My oldest daughter started kindergarten this last week, and all of the sudden, my wife and I have become a very busy bunch of joiners.
This morning we started an interfaith Sunday School program. Except for holidays, our family maintained a pretty secular existence. For us to participate in a decidedly “not” secular undertaking is something we’ve thought about a lot since we had kids. Our orientation today went very well, but it struck me about five minutes into our meet & greet: I don’t know how to be non-secular.
In other words, here’s a community I actually want to join, but I don’t know how to fit in.
It’s actually pretty interesting to me because this is exactly what people new to any community (probably) feel, moving to a new neighborhood or signing up for a service online. Often times, you go in on your own. You don’t have a sherpa to do some of the heavy lifting and guide you in the beginning. You don’t know enough about the culture to feel comfortable “being yourself” because in this context, you don’t know how to even present yourself in the way you might want to later on.
Example: I was a little nervous on the way to the school this morning that I was too underdressed — I didn’t want to mispresent myself and our family on the first day.
Having joined community efforts in the past, there were a few things that happened today that I will incorporate into my role. One of the gentlemen in the orientation had been with the co-operatively run Sunday School for the last nine years as his kids are going through the program. He started the orientation with the concrete stuff: here’s how you get to the information resources on our website.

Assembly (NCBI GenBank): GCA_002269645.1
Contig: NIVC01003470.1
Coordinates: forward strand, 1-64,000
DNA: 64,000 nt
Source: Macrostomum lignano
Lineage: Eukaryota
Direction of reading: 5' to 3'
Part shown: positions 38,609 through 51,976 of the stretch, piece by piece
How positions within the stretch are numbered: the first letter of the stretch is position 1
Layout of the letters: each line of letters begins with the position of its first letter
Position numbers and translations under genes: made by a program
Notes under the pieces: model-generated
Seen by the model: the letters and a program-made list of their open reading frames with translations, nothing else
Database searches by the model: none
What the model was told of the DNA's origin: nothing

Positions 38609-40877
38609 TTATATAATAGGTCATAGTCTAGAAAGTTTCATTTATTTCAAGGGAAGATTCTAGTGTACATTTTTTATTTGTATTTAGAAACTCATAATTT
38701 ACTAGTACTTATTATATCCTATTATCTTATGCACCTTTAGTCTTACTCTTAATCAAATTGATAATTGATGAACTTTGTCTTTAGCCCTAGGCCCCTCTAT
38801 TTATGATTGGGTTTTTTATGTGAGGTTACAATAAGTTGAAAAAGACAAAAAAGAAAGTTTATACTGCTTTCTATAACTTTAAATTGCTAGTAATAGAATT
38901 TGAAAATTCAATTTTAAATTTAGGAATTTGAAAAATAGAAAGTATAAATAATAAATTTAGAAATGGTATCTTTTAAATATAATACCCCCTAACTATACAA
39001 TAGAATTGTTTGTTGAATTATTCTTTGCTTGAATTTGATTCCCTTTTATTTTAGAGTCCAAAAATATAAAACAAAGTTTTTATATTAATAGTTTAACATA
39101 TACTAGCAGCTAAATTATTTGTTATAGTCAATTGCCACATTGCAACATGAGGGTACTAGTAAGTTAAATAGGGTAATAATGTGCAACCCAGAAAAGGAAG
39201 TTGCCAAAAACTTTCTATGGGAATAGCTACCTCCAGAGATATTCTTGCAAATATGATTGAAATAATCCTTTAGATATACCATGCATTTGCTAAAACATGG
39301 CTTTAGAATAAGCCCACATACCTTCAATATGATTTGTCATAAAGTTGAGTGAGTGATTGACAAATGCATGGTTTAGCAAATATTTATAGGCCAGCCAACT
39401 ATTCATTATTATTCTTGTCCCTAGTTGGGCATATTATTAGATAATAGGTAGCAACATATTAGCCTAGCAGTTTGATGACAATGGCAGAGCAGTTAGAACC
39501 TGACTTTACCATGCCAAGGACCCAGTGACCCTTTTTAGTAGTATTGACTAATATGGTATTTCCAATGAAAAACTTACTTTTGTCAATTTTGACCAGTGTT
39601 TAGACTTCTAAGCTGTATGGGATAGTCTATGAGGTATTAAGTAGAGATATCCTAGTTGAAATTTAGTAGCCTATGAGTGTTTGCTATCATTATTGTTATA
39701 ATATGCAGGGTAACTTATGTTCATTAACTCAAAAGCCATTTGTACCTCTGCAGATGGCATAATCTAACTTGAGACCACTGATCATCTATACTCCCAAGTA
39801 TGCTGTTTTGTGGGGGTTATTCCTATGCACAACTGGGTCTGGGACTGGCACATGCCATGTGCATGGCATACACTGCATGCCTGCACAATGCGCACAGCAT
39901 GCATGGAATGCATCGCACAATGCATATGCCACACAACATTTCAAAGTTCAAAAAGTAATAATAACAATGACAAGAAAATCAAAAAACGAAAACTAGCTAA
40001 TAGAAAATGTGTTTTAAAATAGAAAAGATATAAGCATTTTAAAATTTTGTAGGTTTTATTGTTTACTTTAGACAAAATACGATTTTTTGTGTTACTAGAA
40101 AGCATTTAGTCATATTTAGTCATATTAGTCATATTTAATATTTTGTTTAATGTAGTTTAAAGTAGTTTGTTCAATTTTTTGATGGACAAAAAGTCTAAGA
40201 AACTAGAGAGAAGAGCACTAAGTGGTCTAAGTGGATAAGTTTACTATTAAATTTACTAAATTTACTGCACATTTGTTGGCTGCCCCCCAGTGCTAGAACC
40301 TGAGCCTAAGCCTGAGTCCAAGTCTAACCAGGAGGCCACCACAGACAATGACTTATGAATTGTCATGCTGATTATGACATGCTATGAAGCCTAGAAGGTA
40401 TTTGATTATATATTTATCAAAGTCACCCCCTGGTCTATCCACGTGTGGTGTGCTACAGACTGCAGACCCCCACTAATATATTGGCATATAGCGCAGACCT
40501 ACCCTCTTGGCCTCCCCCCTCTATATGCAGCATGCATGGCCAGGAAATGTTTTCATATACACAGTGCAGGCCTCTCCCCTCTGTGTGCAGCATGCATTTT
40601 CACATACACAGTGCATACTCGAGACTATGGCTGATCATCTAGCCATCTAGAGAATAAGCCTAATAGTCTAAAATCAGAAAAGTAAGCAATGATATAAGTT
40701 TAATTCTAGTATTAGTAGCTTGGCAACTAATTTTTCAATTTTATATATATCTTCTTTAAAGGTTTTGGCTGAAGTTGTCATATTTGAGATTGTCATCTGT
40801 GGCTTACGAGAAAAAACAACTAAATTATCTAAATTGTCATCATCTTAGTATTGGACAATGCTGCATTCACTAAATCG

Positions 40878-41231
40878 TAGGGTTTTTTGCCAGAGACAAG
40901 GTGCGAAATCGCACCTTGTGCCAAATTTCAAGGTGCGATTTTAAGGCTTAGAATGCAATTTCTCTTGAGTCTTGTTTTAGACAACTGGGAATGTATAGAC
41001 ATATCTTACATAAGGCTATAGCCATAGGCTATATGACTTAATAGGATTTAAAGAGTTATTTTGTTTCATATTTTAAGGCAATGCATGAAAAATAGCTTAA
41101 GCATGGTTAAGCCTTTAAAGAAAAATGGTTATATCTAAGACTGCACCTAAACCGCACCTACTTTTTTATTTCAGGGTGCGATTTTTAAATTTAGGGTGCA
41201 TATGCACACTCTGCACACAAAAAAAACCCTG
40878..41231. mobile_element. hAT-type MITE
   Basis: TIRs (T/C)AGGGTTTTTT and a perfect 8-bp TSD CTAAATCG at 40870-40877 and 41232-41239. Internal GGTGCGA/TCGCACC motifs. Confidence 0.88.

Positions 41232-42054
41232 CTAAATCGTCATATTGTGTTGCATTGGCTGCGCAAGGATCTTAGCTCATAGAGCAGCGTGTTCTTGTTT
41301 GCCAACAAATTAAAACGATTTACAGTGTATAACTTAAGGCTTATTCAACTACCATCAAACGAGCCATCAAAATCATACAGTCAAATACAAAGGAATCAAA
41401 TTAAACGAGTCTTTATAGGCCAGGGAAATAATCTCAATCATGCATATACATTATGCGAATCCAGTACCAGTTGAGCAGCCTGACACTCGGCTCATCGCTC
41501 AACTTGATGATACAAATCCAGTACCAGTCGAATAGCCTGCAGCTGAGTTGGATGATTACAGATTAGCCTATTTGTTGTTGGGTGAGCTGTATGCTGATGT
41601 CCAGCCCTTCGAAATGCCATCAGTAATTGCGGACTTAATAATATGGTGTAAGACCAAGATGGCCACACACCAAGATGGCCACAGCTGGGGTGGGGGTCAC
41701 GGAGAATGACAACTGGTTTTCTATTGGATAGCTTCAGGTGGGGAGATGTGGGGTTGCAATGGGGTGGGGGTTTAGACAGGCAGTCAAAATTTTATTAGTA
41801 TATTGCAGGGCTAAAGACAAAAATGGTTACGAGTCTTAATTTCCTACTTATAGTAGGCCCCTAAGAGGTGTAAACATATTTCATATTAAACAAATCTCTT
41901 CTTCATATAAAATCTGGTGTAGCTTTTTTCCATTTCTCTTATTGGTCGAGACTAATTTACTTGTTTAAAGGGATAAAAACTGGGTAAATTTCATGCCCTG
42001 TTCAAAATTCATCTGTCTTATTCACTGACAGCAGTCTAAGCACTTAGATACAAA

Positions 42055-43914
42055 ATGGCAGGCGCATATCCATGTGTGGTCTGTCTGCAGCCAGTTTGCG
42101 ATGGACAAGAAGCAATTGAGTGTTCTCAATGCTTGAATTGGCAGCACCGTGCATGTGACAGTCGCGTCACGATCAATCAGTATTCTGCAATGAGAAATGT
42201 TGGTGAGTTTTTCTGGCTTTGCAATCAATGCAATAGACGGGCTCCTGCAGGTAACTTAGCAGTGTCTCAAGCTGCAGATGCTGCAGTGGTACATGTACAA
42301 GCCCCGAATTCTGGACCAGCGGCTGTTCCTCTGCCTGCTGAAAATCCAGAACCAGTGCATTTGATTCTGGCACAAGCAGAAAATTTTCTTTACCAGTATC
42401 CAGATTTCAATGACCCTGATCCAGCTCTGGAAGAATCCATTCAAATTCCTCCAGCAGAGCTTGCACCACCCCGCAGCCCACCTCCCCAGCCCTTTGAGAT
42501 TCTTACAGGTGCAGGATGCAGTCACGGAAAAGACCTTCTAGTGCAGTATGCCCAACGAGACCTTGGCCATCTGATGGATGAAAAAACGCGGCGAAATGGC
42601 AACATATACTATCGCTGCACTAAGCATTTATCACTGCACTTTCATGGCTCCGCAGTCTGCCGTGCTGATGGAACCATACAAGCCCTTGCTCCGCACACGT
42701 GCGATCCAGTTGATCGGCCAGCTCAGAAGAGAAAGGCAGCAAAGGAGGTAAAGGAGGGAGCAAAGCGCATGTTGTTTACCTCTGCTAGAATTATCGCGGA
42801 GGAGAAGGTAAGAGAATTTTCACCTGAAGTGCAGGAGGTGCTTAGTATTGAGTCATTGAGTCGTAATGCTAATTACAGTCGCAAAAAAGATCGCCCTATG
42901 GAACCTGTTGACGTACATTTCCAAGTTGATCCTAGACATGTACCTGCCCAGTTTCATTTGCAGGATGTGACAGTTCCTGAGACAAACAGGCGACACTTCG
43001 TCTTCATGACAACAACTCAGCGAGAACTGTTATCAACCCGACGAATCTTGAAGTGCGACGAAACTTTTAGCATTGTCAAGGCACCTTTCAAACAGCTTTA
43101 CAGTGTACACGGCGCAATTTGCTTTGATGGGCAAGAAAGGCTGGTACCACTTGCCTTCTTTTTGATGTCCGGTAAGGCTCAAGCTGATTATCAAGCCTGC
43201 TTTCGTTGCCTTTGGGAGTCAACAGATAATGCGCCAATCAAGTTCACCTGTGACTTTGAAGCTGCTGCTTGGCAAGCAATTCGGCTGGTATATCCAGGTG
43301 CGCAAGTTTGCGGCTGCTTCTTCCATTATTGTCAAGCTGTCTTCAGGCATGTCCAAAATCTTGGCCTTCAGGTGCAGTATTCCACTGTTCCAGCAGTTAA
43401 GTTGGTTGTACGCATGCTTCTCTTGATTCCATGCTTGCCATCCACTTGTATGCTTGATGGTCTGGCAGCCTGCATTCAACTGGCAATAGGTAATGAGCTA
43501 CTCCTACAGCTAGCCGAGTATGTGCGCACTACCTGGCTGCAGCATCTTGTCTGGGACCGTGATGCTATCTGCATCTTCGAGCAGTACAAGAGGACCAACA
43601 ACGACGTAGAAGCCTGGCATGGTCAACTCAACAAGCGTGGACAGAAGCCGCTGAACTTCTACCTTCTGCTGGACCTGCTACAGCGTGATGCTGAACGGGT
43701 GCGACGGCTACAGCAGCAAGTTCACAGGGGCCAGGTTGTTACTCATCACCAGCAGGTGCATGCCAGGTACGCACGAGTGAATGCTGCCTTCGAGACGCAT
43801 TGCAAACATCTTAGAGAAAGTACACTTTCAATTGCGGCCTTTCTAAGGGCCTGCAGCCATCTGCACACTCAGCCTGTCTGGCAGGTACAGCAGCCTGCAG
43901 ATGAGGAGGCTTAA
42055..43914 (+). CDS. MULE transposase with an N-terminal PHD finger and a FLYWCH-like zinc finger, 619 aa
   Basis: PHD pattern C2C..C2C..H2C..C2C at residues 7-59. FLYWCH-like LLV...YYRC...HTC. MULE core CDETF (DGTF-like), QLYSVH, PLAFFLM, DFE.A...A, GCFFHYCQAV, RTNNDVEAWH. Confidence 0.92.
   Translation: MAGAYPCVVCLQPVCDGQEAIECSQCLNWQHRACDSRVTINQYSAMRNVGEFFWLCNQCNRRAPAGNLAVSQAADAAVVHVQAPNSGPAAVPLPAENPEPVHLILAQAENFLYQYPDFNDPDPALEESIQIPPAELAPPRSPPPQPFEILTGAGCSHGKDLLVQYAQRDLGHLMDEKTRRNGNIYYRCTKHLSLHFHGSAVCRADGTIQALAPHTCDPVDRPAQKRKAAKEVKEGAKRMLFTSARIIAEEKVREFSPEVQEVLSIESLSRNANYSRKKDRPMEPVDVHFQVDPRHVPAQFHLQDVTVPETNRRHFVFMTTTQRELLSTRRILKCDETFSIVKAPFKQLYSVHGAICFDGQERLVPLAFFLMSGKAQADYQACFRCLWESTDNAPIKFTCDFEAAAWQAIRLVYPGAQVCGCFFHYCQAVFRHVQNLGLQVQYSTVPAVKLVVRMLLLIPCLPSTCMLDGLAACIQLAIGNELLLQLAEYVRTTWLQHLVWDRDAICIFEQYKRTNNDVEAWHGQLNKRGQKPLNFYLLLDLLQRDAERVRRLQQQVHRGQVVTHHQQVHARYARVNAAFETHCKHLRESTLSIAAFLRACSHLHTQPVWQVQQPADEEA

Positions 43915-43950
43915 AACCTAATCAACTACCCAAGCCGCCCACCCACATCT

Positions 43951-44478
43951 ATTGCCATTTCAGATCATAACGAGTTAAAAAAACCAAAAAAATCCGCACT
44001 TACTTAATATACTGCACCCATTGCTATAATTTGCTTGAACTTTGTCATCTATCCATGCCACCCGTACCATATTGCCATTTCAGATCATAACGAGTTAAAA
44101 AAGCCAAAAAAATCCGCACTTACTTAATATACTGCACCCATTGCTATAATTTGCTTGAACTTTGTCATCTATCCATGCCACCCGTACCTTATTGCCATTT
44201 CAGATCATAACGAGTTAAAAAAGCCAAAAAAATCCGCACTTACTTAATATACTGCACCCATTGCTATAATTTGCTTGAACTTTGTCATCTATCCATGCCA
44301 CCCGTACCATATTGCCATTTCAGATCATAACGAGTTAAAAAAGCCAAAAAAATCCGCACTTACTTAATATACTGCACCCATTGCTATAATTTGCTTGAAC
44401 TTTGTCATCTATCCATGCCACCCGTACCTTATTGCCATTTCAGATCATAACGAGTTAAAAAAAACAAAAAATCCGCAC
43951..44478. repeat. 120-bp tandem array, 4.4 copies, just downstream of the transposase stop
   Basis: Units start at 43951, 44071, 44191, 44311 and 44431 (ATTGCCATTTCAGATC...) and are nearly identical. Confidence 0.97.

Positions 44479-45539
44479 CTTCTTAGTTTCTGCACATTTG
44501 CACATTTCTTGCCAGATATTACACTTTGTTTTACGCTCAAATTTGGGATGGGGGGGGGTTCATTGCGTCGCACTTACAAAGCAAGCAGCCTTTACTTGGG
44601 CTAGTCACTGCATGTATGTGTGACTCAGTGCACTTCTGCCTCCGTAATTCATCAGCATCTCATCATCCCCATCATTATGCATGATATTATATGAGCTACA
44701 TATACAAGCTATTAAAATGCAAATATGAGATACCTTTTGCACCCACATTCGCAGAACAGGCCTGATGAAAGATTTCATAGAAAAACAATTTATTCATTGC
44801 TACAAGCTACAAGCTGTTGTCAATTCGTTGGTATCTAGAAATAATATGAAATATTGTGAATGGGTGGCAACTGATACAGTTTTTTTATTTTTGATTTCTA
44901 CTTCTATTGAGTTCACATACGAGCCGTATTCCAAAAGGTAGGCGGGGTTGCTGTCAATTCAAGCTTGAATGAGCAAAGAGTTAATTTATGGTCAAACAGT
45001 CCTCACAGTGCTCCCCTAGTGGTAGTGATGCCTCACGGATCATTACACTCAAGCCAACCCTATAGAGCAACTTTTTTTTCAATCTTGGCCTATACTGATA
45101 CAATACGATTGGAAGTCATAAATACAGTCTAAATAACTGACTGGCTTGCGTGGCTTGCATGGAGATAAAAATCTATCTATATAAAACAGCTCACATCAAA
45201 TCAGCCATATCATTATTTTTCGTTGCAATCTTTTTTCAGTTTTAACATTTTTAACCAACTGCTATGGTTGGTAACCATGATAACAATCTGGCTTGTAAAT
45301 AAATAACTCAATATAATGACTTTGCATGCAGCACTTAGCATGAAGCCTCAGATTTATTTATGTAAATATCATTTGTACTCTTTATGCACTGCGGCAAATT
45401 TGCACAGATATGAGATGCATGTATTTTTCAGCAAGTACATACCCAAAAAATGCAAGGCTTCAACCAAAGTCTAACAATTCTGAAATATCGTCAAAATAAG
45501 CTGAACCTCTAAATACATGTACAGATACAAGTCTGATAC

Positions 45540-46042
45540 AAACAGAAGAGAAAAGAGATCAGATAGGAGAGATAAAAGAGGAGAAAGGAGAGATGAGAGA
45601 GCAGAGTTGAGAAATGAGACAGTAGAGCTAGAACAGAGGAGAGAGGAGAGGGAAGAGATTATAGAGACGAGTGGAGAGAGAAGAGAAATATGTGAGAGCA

Then he addressed in a very concrete way how to start connecting to other families. His advice was to “get involved… when you’re comfortable.” With 160 parents participating in this co-operative program, he explained that “everyone is good at something — getting involved at something you’re good at is a great way to meet people.”
We were then walked through a “day in the life” of a parent in this school. What time we should be there to drop of the kids; where in the building do we take our kids for their class; if we’re teaching, where do we get the classroom supplies; if we’re not teaching that day, where do we gather with other parents to work on committees or take part in adult education activities; what’s the going rate for charitable giving weekly; what are the additional volunteering expectations.
These were all great questions, but the part that really blew me away and made me feel like this was a very mature and well-organized community was when my family was paired up with a mentor family. This very nice couple and their two kids were basically assigned to us to be friends 🙂 By this, I mean we talked with this family for a good hour after our orientation session ended, nom’d on some munchies provided by the Sunday School and got some of the “skinny” on how this co-op works. We exchanged phone numbers, email addresses — I felt immeasurably more comfortable about our decision to join this Sunday School program on the way home than I did on the way there.
I would generalize the preparation needed for new members of any community as the answers to the following questions:
- Do your community members know how to use the tools?
- What is “a day in the life” of the typical community member?
- What’s the “going rate” for contributions to the community?
- What are the expectations for “commitment?”
- How will you mentor new members?
Today I learned about a few ways to make joining communities I manage more successful. I guess it pays to go to school 😉